Cinemas shut, movies postponed: how Covid-19 upturned film in 2020

If you had money on drive-in movies making a comeback in 2020, the year’s most talked-about actor being Laurence Fox, and the biggest Hollywood hit being Bad Boys for Life, then you invented Covid-19 and should pay for your crimes.

You could call 2020 a year of winners and losers; but, frankly, it was mostly losers, the biggest being cinema itself. Things started out promisingly. Parasite won big at the Oscars, and last year was the biggest ever at the British box office. This year was set to surpass it, with blockbusters such as No Time to Die, Black Widow, Fast & Furious 9 and West Side Story on the way. Twelve months later, we’re still waiting.

The studios postponed their big movies because the cinemas were shut; the cinemas strove to safely reopen, but had no movies to put on. It became a chicken-and-egg situation: most chickened out; the few that didn’t got egg on their faces. Tenet threw an odd bone to the spectacle-hungry public but took a substantial hit, grossing £270m worldwide (director Christopher Nolan’s Inception took £600m in 2013).

The year’s overriding movie story is one of cinema’s losses and streaming’s gains. At the start of 2020, the chief concern was that Disney was going to rule Hollywood for ever; by the end, Disney was posting multibillion-dollar losses and conducting a “bloodbath” of personnel. Its one consolation was the streaming service Disney+, which launched in March just as the world was hunkering down at home. Its original target was 50 million subscribers by 2022. It gained 73 million in nine months.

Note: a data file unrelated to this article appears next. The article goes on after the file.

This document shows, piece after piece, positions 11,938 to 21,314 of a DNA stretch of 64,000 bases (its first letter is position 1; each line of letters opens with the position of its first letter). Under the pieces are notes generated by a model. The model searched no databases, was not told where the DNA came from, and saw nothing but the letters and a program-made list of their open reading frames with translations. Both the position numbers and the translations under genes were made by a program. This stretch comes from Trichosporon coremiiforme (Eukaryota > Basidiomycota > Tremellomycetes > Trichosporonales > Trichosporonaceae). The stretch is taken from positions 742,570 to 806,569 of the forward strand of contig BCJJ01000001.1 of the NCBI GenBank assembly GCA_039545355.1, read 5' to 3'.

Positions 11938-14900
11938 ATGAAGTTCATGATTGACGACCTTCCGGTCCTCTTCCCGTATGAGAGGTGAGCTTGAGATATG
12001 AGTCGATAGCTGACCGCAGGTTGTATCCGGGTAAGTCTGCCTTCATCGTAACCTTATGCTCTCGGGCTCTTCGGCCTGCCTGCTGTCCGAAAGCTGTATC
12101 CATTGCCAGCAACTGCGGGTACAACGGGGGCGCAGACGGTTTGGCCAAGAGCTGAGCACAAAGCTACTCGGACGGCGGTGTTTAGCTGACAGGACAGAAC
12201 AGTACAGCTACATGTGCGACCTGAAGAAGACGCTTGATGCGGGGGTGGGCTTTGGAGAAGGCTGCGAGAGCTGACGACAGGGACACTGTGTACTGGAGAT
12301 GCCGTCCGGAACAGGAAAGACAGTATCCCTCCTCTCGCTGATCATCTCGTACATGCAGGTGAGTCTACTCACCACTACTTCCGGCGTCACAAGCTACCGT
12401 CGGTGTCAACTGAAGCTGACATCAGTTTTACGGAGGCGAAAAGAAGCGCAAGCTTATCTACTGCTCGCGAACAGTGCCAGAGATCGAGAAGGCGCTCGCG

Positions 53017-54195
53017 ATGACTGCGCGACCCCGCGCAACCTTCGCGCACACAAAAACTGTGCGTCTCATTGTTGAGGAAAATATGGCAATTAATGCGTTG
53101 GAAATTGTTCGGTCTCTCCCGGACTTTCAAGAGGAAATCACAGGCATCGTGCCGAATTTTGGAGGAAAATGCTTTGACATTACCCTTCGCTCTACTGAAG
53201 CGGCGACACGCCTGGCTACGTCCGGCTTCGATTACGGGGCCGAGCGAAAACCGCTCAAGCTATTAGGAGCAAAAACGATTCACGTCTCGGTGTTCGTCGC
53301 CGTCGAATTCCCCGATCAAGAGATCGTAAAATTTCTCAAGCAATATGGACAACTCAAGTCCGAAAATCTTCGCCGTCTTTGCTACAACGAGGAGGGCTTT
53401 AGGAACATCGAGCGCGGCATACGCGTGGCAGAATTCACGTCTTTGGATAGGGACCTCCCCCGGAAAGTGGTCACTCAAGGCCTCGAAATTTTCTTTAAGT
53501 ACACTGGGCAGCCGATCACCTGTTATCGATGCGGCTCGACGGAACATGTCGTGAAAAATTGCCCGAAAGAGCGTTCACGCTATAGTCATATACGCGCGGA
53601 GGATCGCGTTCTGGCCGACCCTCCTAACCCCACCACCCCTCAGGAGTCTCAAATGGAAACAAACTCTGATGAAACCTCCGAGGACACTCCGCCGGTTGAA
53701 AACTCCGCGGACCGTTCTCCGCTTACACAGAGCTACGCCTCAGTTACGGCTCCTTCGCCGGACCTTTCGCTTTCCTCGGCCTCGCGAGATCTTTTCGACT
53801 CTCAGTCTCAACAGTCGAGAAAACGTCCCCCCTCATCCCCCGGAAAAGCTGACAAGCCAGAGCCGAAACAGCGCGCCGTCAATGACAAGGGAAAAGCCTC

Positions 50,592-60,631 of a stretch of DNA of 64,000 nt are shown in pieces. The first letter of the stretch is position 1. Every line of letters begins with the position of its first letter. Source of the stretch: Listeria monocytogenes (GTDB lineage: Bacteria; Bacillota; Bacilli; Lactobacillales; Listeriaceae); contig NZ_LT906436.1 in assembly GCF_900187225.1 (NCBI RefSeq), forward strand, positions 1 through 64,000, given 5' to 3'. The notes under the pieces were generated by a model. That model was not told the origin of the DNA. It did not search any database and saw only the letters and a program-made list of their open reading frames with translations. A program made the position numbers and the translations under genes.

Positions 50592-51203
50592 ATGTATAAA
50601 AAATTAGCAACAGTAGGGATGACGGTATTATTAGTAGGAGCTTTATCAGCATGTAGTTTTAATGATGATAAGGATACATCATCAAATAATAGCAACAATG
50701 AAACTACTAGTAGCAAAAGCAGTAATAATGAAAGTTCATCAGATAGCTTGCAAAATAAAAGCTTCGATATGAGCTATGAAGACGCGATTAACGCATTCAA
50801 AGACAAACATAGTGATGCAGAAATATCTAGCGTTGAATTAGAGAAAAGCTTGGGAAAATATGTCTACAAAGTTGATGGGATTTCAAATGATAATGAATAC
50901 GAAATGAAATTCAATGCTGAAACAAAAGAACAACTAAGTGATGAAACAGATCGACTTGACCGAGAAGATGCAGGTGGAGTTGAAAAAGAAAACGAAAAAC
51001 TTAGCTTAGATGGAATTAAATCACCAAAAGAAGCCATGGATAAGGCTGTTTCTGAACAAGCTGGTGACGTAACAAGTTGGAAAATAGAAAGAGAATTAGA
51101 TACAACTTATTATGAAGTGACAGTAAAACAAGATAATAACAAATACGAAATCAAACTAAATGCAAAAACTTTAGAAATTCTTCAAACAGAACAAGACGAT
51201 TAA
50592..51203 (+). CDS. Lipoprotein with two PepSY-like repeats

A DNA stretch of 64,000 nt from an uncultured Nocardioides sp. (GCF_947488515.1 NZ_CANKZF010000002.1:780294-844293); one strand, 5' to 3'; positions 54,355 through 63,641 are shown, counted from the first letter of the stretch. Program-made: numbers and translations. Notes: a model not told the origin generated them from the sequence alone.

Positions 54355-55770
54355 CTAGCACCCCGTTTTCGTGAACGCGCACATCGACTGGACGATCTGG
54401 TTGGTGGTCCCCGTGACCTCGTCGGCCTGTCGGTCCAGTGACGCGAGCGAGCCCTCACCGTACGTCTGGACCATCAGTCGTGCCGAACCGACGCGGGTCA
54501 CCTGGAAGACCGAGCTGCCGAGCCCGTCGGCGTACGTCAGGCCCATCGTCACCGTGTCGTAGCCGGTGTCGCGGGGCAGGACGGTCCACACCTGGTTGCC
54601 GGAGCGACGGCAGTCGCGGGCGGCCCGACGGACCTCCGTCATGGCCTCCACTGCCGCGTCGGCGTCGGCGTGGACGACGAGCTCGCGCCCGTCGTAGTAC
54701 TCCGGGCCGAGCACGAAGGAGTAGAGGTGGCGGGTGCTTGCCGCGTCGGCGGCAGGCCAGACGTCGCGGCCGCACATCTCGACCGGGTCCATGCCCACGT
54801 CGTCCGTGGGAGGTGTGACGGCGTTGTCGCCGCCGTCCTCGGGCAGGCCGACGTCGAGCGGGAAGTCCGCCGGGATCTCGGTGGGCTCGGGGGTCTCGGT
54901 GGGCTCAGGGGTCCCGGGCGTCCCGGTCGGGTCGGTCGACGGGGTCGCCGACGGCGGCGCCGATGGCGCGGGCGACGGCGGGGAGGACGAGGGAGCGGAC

Like the rest of us, Hollywood’s main pursuit this year has been catching up with Netflix. Major players shifted their chips from cinema into streaming: Universal’s Peacock, Paramount+, and most of all Warner’s HBO Max. Warners, which took the hit with Tenet, are set to release Wonder Woman 1984 simultaneously on HBO Max and in cinemas in the US. In December it announced it was doing the same for all 17 of its planned 2021 releases, including The Suicide Squad, The Matrix 4 and Dune.

This is bad news for cinemas, which depend on exclusive, advance access to new movies – especially the big franchise titles. Some smaller films benefited from the blockbusters’ absence: the London teen drama Rocks, for example, or horror Saint Maud, but a lack of festivals also hurt the non-blockbuster end of the market. There’s the horrible feeling we might be witnessing the end of cinema as we know it.

The future might not be so bright for streaming either, though. Competition grows ever fiercer. And when cinemas and the rest of the world finally reopen, people might feel like getting the hell out of their houses. The numbers are already difficult to stack up for studios. A decent blockbuster could make $1bn in cinemas; that’s a big shortfall to make up with streaming. Added to which, small-screen movies have yet to create genuine, franchise-generating buzz. Streaming is also a convenient place to bury bad movies, so let’s at least be thankful for the bullets we dodged in 2020, such as Artemis Fowl, Scoob! and The New Mutants.

Ultimately, it’s not studios or streamers who get to decide – it’s us. If we want to watch movies in cinemas again, that’s where they will go. Covid will be over one day, but cinema doesn’t have to go with it.